The Rear-Admiral Commanding, Second Cruiser Squadron, is being furnished with a copy of this letter, and will submit, in due course, a list of recommendations of other Officers and Men whose services he considers special noteworthy.

 

I am, Sir, Your obedient servant,

David Beatty, Admiral.

 

The Secretary of the Admiralty

______

 

H.M.S. " Achilles," 17th March, 1917.

 

Sir,-I have the honour to report that on the 16th March, when patrolling in accordance with orders from the Rear-Admiral Commanding Second Cruiser Squadron, in latitude 64.42 north, longitude 0.56 west, at 11.45 a.m., a steamer was sighted steering 66, bearing N. 84 E, distance about nine miles. Weather at the time being: Wind south-easterly, force 4 to 5, snow and rain squalls, sea moderate. "Achilles" was steering N. 15 W., and altered course N. 84 E., to close steamer, and directed "Dundee" to conform. Speed of advance 15 knots.

 

At 1.00 p.m., finding a very small gain, "Achilles" increased speed to 18 knots, and at 1.45 p.m. course was altered to S. 87 E., to avoid following directly astern.

 

At 2.00 p.m. steamer was overhauled and directed to stop, which signal she obeyed. She was then directed to steer W. by S., and at 2.35 p.m. was again stopped for "Dundee" to examine her. "Achilles" manoeuvring at a distance of two and a half to three miles.

 

At 3.45 p.m. "Dundee" and raider commenced an action simultaneously. "Achilles" at once joined in, at a range of 5,300 yards, raider firing at her, but with more intensity at "Dundee," whose safety was due to the prompt manner in which Commander Selwyn Mitchell Day, R.N.R., answered the raider's first hostile act, and the initial success she gained in getting raking hits; hers was the dangerous position, and she extracted herself with the utmost credit.

 

On opening fire the raider at once enveloped herself in smoke of a light colour. At 3.55 p.m. she fired a torpedo at "Achilles," which broke surface off the port quarter. A submarine was reported at the same time in this direction, and speed was increased from 16 to 20 knots. Hats were now being obtained, and the raider was on fire forward. About this time she was hit in the bow (on the gripe) by a torpedo from "Achilles."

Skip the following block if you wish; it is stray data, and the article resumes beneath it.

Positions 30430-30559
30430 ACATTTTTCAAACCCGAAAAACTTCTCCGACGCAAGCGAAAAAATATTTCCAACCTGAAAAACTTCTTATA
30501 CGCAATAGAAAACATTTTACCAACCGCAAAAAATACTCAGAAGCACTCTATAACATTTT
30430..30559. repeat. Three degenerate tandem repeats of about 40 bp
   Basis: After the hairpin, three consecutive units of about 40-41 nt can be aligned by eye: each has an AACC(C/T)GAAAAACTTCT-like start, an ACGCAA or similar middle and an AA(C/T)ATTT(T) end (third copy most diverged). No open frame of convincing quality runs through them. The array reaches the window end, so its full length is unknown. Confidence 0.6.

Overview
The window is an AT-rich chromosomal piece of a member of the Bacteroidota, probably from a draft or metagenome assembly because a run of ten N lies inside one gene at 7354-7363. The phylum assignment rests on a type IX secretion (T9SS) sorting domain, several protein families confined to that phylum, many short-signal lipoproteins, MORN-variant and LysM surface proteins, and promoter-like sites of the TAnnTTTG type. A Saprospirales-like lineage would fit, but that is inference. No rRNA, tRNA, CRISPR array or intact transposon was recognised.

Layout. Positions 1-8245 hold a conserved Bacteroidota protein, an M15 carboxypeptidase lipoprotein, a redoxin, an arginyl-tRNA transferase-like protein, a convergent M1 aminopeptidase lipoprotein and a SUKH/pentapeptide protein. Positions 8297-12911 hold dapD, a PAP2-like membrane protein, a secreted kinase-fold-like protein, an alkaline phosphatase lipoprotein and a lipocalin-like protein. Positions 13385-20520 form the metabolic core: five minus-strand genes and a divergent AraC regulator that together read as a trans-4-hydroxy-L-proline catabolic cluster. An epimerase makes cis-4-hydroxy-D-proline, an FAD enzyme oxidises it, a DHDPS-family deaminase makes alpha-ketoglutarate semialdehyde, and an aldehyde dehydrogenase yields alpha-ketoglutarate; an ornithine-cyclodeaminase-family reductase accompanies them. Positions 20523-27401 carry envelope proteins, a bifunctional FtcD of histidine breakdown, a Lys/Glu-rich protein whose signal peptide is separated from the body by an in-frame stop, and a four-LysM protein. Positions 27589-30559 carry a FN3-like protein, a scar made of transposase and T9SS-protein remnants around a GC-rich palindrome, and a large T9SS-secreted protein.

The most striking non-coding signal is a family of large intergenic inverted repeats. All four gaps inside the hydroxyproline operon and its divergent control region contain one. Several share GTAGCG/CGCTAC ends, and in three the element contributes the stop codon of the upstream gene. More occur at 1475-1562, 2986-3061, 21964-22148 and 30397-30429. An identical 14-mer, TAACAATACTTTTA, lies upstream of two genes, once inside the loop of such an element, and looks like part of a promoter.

About 4.00 p.m. fire was checked, the raider being well on fire, with occasional explosions forward. Soon after this, "Dundee" took station astern of "Achilles," and was then ordered to steer west. At 4.23 p.m. she reported a submarine between herself and the raider. Consequently, fire was again opened on the raider and continued until, at 4.33 p.m., she listed to port and sank, more or less horizontally, a mass of flames, and red hot forward, leaving no visible survivors.

 

The position of this action was latitude 64.54 north, longitude 0.22 east. The weather during the time was: Wind south-easterly, force three to four, with continuous rain and moderate sea.

 

The loss of the "Dundee" boarding party is greatly regretted. The actual movements of this boat could not be seen from "Achilles," but she was apparently alongside the raider when the action commenced. An overturned boat was sighted from "Achilles." Excepting this, at no time was anything resembling a boat seen.

 

List of "Dundee" boarding party attached.

 

I have the honour to be, Sir, Your obedient Servant,

F. M. Leake, Captain.

______

 

H.M.S. "DUNDEE" BOARDING PARTY.

 

Lawson, Frederick Herman, Lieutenant, R.N.R.

Anderson, Henry, Seaman, R.N.R., 2845 A.